• Price is very important to customers:  If you are a low price agency you should highlight this.  If you're a higher priced agency, you need to focus on your differentiation and the added value.

  • Use Stories to explain how your service works: How the product works is listed above as the second most important concern of customers. Rather than walking through your brochure (which is likely not highly differentiated), tell stories of how you have helped similar customers and how it delighted them

  • "Yes We Can" should be your answer to special requests: If you are a private pay agency one great way to differentiate would be the a "yes we can" attitude.  Think of the case of a family member who flew into town when their mom fell and injured her hip. This family member doesn't know how to get services in your area, but you do.  So if they ask if you can install grab bars, or cut the grass, or get the dogs in a kennel, or drive their mom home from the hospital, if you answer "yes we can" (and charge for the service) then you'll be satisfying the customer, making a few extra dollars and maybe even establishing good partnerships with others who will refer to you.

For more Best Practices, you can download a free eBook Seven Habits of Highly Effective Home Care Agencies.  Just click the link or the picture to download!If you're interested in scheduling a live demo of our software solutions, just click the button below:

Click Here for a Free Demo

7_habits_effective_home_care-4.jpg

 

Ankota provides software to improve the delivery of care outside the hospital, focusing on efficiency and care coordination. Ankota's primary focus is on Care Transitions for Readmission avoidance and on management of Private Duty non-medical home care. To learn more, please visit www.ankota.com or contact us.

 

 

 
If you're interested in scheduling an online demo of our home care or care transitions software solutions, just click this button:

Topics: Private Duty Agency Software, Home Care Best Practices, September 2016 Newsletter

What Rate Should You Charge for Your Home Care Services?

Posted by Ken Accardi on Aug 6, 2016 11:00:04 AM

One of my current hobbies that will perhaps later be a career is to teach in business school and to mentor start-up businesses.  Earlier this spring, I taught business strategy at the University of Massachusetts.  I'd like to now bring some of the techniques taught in business school to the topic of pricing for your home care services.   

The question of "what rate should I charge?" is an important one for every agency. To answer that question we need to look at two things.  First, we need to look at what competition in your area charges.  Second we need to understand your strategy for creating and sustaining competitive advantage.

What are Competitors Charging in My Area?

There are two resources that we've come across for you to benchmark rates in your area.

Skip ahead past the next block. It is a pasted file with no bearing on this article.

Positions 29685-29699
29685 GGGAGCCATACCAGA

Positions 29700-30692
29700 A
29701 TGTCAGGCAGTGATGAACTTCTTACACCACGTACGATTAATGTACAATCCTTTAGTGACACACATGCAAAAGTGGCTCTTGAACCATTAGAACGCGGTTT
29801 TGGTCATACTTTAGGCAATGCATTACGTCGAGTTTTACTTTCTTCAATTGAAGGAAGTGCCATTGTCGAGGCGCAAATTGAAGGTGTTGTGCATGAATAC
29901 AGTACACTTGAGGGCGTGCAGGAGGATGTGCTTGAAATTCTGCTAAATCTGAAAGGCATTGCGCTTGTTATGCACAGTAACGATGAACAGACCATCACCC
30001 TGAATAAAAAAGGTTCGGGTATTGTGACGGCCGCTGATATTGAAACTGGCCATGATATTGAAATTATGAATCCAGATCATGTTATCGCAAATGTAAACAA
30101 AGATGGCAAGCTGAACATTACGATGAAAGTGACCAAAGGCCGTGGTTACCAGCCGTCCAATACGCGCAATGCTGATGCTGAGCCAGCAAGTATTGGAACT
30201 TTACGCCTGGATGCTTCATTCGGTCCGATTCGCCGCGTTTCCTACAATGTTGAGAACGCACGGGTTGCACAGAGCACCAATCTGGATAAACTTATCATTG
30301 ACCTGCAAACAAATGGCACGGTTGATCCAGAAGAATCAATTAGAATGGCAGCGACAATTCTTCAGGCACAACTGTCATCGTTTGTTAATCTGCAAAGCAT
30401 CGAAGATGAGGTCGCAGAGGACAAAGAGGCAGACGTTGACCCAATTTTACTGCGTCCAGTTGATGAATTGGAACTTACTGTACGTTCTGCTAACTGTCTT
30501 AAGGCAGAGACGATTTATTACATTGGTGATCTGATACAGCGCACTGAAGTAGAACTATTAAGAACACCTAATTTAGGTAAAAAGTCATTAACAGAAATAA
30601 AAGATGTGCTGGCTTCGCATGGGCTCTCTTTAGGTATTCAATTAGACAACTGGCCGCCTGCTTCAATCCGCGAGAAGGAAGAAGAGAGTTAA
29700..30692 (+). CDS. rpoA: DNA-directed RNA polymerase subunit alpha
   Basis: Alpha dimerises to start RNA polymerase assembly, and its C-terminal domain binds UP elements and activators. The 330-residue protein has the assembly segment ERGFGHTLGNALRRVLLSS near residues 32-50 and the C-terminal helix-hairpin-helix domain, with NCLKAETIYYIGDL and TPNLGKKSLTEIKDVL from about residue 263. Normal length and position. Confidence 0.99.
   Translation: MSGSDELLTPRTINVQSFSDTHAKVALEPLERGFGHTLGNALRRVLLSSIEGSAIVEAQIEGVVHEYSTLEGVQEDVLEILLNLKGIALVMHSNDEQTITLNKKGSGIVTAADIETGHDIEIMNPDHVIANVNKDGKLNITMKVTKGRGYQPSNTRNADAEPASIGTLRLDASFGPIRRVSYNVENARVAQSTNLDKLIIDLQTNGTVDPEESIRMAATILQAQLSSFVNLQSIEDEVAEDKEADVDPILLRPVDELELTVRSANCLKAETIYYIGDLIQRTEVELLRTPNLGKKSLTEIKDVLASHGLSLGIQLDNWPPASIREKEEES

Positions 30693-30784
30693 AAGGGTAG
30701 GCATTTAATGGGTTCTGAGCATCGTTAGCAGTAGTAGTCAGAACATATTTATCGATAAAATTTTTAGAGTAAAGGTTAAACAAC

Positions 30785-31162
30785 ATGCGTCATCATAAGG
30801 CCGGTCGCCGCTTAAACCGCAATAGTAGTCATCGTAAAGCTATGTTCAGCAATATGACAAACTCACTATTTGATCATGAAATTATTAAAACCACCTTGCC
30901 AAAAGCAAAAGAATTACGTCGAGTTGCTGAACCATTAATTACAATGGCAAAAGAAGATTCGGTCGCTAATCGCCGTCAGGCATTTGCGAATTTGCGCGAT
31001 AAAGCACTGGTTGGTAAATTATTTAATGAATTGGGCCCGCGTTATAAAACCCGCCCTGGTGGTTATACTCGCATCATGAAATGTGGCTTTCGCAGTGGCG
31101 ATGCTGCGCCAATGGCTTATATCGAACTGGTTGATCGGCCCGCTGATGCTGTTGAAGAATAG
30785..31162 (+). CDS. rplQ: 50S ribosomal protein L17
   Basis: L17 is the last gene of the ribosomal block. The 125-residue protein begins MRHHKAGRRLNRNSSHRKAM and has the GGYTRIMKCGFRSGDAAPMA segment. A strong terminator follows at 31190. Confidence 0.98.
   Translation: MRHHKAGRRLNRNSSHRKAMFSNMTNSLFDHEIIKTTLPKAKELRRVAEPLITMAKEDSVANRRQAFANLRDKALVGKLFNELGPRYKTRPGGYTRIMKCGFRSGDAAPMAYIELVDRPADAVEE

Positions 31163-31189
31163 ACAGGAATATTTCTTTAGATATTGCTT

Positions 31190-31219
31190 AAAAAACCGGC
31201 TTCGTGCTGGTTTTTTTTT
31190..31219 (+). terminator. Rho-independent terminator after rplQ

• Genworth: The first resource is a free website provided by the long term care insurance provider Genworth.  You can access it here. Since they are paying claims they have accurate statistics on the rates that are charged in each geography. Two things you should know about this survey are as follows:

    1. In addition to home care you can see rates for adult day care, assisted living and nursing home care

    2. The math is based on an annual rate where there are 44 hours of care per week over a 52 week year. So in order to find the hourly rate, you need to divide the annual rate by 2,288 (44 hours time 52 weeks). The depicted example is for the Phoenix Arizona area.  By dividing to get the hourly rate, we get a rate of $20 for homemaker and around $21.30 for home health aide services. 

  • Home Care Pulse: There is a private duty benchmark and quality improvement company called Home Care Pulse.  We've featured content from them on our blog many times such as this article.  Their benchmark study, which is available here, breaks down rates by geographic area and also give the low, medium and high rates. 

Where Should I Price Relative to Competition?

dollar-1362244_1920.jpgOnce you understand the pricing in your area, you need to determine where you should price and that pricing should correspond to your strategy.  The easiest explanation I can give for strategy is that it is that way that your business creates and sustains a competitive advantage.  The authority on strategy is a Harvard Business School professor named Michael Porter and he describes four generic strategies based on two dimensions.  The first dimension is whether you  are differentiating via a "low-cost" strategy or "differentiation" strategy. By means of comparison, are you Timex or Rolex?  Second, do you serve the broad market or focus on a narrow market such as memory care or pediatrics? 

Home_Care_Rates_AZ_-_2016.png

Based on Your Strategy, Pick Your Price Point

If you're going to provide a highly differentiated service to the broad market, you should be able to charge on the high end of the range for your area, whereas if you go for low cost then set your pricing that way.  By focusing on a niche you can likely charge a higher rate but you'll have a smaller potential market. There's room for successful companies with any of these strategies, so choose your course and succeed!